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Modernization – This lengthy chapter investigates and reports all of the appearance changes to the ships, undertaken after their commissioning. The first three pages cover changes made to the ships before World War Two. However the great bulk of the chapter is given to the significant changes made after December 7, 1941. In this there was a divergence among the three ships of the class. As battleships armed with 16-inch guns, it was decided that their fire power precluded them from total rebuilds, except of course for West Virginia. Since the Wee Vee had her port side torn apart by Japanese torpedoes at Pearl Harbor and suffered other crucial damage as a result of fire and her sinking, she was totally rebuilt. Maryland only suffered comparatively minor damage and she and Colorado never received a rebuild. It is interesting to note that although Tennessee received lighter damage than Maryland, Tennessee and sunken California were completely rebuilt along the same lines as West Virginia. Since Tennessee was armed with the less powerful 14-inch guns, it was decided that she could be spared for the rebuild and Maryland could not. Subchapters in the WWII modernization include: Refit of the West Virginia; Late war changes; Anti-aircraft armament; Fire control and radar; Observation aircraft; and Camouflage schemes. The chapter is 29 pages in length and contains seven photographs, eleven plans and twenty tables. Plans include: Inboard plan and cross section of the rebuilt West Virginia; Five-Inch/25 gun; Dual Five-Inch/38 n; 1.1-Ich (28mm) gun; 40mm/56 gun; Oerlikon 20mm (both single and double); Mk 37 director; Radars (SK, SG, SK-2 and Mk 3 FC); O3U Corsair; SOC-3 Seagull; and OS2U Kingfisher.

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Operational History – This is the longest chapter in the book. Maryland after a short period of repair work and Colorado from the start were almost continuously in service. In the aftermath of Pearl Harbor they were tasked with defending the West coast and then in early 1942 with protecting the vital convoy lanes to Samoa and Australia. By 1943 with the arrival of the newer fast battleships, the members of the Colorado class were tasked with shore bombardment. Of course the pinnacle of their careers came at the Battle of Surigao Strait, when fittingly West Virginia and Maryland finally had the chance to use their 16-inch guns against a Japanese battleship. It may be poetic justice that Colorado missed the battle, since she did not suffer the attack at Pearl. A detailed operational history for each of the three ships of the class is covered, so you can follow the exact movement, actions, damage and refits of each ship. This chapter has 39 pages, contains 31 photographs, three plans and nine tables. Plans include December 7, 1941 damage to Maryland; June 22, 1944 damage to Maryland; and December 7, 1941 damage to West Virginia. Tables include operational statistics of Colorado; technical data of Colorado 1945; Maryland Operational Statistics; Commanders of Maryland; Technical Data of Maryland in 1945; Interwar flag officers of West Virginia; West Virginia War statistics; Commanders of West Virginia; and Technical Data of West Virginia in 1945.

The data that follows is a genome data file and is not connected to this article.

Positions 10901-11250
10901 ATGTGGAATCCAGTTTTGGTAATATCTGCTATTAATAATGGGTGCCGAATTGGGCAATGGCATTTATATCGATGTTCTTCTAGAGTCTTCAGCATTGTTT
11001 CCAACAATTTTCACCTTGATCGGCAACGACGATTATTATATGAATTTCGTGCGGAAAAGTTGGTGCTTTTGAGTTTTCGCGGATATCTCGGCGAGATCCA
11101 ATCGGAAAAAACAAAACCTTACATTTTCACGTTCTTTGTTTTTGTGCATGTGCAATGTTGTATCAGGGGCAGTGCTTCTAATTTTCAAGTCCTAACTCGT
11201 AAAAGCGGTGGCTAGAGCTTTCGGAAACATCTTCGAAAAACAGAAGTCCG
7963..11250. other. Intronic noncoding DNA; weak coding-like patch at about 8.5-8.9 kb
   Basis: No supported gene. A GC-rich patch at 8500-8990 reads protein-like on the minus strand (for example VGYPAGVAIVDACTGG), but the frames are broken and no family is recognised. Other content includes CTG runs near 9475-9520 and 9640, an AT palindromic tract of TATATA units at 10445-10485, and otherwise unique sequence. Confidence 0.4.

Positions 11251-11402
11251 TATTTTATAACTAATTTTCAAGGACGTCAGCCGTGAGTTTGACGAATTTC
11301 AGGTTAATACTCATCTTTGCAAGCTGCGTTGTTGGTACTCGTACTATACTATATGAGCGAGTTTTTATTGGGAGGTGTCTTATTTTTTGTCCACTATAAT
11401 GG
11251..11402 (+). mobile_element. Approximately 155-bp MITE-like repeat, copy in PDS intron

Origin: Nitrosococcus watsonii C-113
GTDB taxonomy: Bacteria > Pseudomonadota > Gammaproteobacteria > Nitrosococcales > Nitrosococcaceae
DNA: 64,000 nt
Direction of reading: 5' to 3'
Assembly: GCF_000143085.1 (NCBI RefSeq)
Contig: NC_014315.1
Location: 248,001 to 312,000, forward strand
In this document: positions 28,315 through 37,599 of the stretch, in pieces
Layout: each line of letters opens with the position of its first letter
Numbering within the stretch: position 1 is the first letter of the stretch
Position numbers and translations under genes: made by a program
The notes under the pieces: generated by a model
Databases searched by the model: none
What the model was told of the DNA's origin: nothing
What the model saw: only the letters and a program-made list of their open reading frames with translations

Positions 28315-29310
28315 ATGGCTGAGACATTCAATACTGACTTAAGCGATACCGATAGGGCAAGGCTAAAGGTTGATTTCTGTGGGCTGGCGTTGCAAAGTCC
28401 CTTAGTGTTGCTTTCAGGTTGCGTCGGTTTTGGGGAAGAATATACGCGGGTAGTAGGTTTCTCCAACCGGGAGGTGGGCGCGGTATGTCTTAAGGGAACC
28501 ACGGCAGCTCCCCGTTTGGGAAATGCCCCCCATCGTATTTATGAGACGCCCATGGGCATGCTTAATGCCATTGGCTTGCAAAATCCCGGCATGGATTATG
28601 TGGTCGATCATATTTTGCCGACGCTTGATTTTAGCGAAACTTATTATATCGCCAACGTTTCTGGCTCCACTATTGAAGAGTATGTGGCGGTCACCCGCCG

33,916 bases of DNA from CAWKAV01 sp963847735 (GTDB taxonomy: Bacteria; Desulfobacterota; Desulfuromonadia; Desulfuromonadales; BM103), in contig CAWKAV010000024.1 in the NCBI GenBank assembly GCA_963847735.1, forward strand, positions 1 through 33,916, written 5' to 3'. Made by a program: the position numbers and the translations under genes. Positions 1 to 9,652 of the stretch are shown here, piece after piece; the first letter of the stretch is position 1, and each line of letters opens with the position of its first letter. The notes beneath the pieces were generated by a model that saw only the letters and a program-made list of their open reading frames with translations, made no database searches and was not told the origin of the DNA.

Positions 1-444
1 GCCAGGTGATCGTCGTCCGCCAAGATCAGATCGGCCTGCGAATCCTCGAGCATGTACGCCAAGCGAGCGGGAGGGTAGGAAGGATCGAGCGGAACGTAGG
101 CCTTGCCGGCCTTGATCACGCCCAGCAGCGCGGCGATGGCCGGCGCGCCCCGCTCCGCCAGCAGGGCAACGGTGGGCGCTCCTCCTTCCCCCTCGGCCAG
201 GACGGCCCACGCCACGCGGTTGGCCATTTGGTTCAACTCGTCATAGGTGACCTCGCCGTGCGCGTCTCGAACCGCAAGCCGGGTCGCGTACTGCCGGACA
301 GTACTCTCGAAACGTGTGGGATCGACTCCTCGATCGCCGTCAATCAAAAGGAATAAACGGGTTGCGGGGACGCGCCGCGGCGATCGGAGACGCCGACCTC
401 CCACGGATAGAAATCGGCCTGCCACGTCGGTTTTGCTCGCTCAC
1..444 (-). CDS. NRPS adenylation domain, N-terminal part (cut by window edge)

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Color Plans and Profiles – Both the inside front cover and rear inside cover have full color plans and profiles of the ships in the class. On the inside front cover is Colorado in 1924 and the facing page has Maryland in Measure 32/7D in 1943/1944. The rear inside cover has profiles of port side of West Virginia in Measure 32 in June 1944 and Maryland in Measure 21 in August 1945. The facing page has starboard side and plan view of West Virginia in June 1944.

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Separate 1:400 Scale Plans and Profiles – For the modeler one of the greatest benefits of this title are the beautiful line drawings in 1:400 scale that are separate plans and profiles of these ships. There are three back-printed sheets that fit into a rear pocket strap. Each consists of a starboard profile and overhead plan. Included is a sheet with Colorado in 1924 with the reverse having Maryland 1935. The sheet includes a West Virginia 1939/1940 on one side and a Maryland 1942/1943 on the other side. The third sheet contains Colorado in 1944 and West Virginia in October 1944.

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Verdict –If you like the design of the Colorado class, and very few modelers don’t love this clipper bowed design, then the Colorado Class Battleships, Famous Warships Monographs 2 is an almost essential reference in your library. In one source you will have an English language volume that has the design history, modifications and operational history of each ship in the class. Combined with the many photographs is a wealth of data found in the numerous tables. For the modeler, the many drawings, color profiles/plans and especially the separate 1:400 scale profile/plan line drawings make this volume invaluable.